My fused glass Alexandrite birthstone collection for June. I create three different versions the one on the left is green and red, and I’m sorry my photography doesn’t do any of them justice. These are Stunning! They are also transparent so again they don’t show up very well in my simple picture. The middle is red and green as well and again really pretty. The right is red and a teal. Any of the three are perfect for those born in June or who just want an extraordinary piece.
According to my research including from the Gem Society Organization, Alexandrite is a relatively modern gem; it was first discovered in Russia in 1831 during Czar Alexander II reign and is an extremely rare chrysoberyl with chameleon-like qualities. It is green in daylight and fluorescent light then changes to a purplish red in incandescent light. The more distinct the color change, the more valuable the stone. Finely faceted alexandrites above one carat are thus among the most expensive gemstones in the world, rarer than fine ruby, sapphire or emerald.
Alexandrite in top quality, however, is very rare and hardly ever used in modern jewelry. Due to its rarity, jewelers use synthetic versions. (Synthetic gemstones are man-made alternatives with the same physical, optical, and chemical properties as the natural gemstone. The Alexandrite reminds me of dichroic glass because dichroic glass changes colors when you tilt it to a 45 degree angle.
Alexandrite is very scarce: due to its chemical composition. It is a chrysoberyl, a mineral consisting of colorless or yellow transparent chrysoberyl, chrysoberyl cat’s eye and color-changing alexandrite. It differs from other chrysoberyls in that it contains iron, titanium, and chromium as a major impurity. Chromium is the element which provides the color change.
Nowadays it’s not only from Russia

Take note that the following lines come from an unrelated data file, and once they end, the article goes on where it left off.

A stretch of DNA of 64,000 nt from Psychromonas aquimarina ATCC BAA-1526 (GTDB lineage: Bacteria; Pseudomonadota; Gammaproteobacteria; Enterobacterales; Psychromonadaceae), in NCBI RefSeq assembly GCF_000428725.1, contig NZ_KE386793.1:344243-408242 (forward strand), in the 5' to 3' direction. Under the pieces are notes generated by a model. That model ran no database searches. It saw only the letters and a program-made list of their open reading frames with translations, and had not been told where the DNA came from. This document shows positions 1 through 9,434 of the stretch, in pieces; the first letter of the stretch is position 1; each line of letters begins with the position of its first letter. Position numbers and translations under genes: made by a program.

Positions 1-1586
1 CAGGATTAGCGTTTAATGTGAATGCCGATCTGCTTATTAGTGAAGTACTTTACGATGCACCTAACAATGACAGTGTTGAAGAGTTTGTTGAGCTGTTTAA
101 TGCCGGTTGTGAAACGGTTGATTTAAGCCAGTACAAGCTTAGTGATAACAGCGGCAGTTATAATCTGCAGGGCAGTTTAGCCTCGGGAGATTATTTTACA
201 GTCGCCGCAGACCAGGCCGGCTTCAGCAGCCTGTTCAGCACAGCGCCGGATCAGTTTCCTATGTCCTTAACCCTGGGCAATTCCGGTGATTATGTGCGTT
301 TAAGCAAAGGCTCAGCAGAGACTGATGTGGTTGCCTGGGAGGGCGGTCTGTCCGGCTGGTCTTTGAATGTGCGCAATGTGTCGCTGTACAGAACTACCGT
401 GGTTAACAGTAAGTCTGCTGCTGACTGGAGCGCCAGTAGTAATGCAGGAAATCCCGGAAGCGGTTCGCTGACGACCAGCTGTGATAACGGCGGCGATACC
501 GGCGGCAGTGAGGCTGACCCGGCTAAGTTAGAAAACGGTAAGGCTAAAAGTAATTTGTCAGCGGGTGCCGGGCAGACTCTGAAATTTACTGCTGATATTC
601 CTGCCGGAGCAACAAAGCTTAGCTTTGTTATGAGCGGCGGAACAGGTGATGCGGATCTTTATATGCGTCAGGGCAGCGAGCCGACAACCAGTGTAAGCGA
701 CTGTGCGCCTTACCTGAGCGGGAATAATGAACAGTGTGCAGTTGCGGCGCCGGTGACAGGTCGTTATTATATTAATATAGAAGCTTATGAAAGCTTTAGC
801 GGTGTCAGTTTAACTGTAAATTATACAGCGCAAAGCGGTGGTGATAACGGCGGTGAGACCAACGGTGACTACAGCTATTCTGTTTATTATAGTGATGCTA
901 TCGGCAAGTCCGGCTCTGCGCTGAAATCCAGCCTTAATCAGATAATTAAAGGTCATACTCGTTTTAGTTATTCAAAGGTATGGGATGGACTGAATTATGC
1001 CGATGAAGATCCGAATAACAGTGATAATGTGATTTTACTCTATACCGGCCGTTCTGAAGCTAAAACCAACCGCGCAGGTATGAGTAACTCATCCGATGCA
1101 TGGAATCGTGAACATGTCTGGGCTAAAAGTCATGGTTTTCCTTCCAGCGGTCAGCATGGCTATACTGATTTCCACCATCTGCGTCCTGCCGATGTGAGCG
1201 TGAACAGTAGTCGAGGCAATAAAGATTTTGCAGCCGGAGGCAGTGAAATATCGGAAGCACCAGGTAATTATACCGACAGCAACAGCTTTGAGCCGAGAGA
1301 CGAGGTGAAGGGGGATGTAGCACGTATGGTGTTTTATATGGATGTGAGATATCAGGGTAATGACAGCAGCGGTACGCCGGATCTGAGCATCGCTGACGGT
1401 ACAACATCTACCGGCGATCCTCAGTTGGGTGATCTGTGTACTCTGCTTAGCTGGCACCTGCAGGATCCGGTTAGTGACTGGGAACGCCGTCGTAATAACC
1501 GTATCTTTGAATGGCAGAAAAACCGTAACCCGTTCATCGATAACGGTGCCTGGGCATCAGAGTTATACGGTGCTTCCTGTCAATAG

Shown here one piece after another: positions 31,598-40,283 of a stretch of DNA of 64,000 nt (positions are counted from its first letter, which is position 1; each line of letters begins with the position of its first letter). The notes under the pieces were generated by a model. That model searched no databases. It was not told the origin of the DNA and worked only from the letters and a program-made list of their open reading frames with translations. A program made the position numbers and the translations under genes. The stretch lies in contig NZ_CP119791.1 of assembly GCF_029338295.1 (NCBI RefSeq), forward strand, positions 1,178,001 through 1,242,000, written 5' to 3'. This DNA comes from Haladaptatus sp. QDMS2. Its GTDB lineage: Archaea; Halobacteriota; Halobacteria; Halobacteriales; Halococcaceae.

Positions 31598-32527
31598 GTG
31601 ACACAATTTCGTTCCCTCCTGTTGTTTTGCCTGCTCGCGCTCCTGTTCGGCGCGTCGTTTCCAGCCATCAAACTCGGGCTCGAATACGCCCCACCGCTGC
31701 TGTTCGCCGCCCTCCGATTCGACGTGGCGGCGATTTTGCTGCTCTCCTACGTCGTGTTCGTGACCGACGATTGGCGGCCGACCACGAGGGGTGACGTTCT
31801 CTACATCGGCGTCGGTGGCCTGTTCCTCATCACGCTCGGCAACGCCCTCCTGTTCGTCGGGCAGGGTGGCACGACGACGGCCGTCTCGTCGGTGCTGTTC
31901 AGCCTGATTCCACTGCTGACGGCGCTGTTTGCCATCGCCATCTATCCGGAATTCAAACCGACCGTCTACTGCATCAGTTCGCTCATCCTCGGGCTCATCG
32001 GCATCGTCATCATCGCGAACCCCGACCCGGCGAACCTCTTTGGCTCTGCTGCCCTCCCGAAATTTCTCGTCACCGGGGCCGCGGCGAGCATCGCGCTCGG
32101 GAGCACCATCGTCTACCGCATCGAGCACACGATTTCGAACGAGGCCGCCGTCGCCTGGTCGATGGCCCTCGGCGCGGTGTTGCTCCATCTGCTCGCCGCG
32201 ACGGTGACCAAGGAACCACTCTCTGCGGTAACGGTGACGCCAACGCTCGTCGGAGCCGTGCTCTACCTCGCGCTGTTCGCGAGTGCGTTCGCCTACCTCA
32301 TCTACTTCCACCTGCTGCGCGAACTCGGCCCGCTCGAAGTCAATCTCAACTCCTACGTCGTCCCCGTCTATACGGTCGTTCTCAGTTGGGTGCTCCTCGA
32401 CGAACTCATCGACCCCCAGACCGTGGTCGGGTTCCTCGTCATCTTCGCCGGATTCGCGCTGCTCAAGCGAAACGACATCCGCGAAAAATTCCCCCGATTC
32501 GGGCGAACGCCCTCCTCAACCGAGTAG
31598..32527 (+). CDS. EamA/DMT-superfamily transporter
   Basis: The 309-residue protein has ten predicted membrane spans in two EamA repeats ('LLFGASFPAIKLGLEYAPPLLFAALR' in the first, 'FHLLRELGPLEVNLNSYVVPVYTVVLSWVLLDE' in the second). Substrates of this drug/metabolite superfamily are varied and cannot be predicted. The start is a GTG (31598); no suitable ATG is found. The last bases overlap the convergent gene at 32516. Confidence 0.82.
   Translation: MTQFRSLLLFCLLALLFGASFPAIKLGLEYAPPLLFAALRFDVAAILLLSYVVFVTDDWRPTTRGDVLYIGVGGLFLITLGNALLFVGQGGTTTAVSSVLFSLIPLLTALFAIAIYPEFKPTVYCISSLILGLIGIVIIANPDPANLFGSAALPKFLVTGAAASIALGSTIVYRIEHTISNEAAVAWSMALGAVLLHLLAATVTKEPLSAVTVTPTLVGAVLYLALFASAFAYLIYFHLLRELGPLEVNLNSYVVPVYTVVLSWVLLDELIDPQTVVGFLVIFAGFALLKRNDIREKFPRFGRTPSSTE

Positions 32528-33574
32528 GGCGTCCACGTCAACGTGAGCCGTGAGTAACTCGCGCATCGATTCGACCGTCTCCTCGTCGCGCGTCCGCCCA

Russia has remained the primary source of alexandrite since gems from the mines of the Urals. When the Russian deposits were thought to have been exhausted, interest in the unique color miracle decreased. But in 1987 that changed, when alexandrites were discovered in Hematita in Minas Gerais, Brazil. The Brazilian alexandrites showed both a distinctive color change and good clarity and color, albeit the color is not as strong a green as a Russian alexandrite.
How to Care for Alexandrite
Alexandrite ranks 8.5 on the Mohs hardness scale. It is stable under normal wearing conditions, and is resistant to the effects of heat, light, and common chemicals. It is rated “excellent” for everyday wear however use caution and protect it from harsh chemicals, extreme temperatures and scratches. The best way to clean the stone is with mild dish soap and warm water, using a soft toothbrush. Ultrasonic and steam cleaners are usually safe.
Some advantages of Fused Glass faux stones over typical gemstones. Fused Glass is less expensive, more durable (than some birthstones), and can be larger and various shapes than typical gemstones. Moreover, Fused Glass gemstones can be made into anything not just earrings, pendants, and rings but also key chains, bookmarks, pillboxes etc. Decals can also be added to Fused Glass faux gemstones. As for cleaning a Fused Glass faux Alexandrite, clean with a jewelry cloth, alcohol, or water. Additionally if Fused Glass is scratched, it can normally be repaired without much additional cost, as for actual gemstones they are not as easy to fix.
Please let me know if you would like a Fused Glass faux Alexandrite. If you would like something other than a pendant i.e., a wine stopper, night light, etc., just email (firstname.lastname@example.org) and I can create a custom fused glass piece.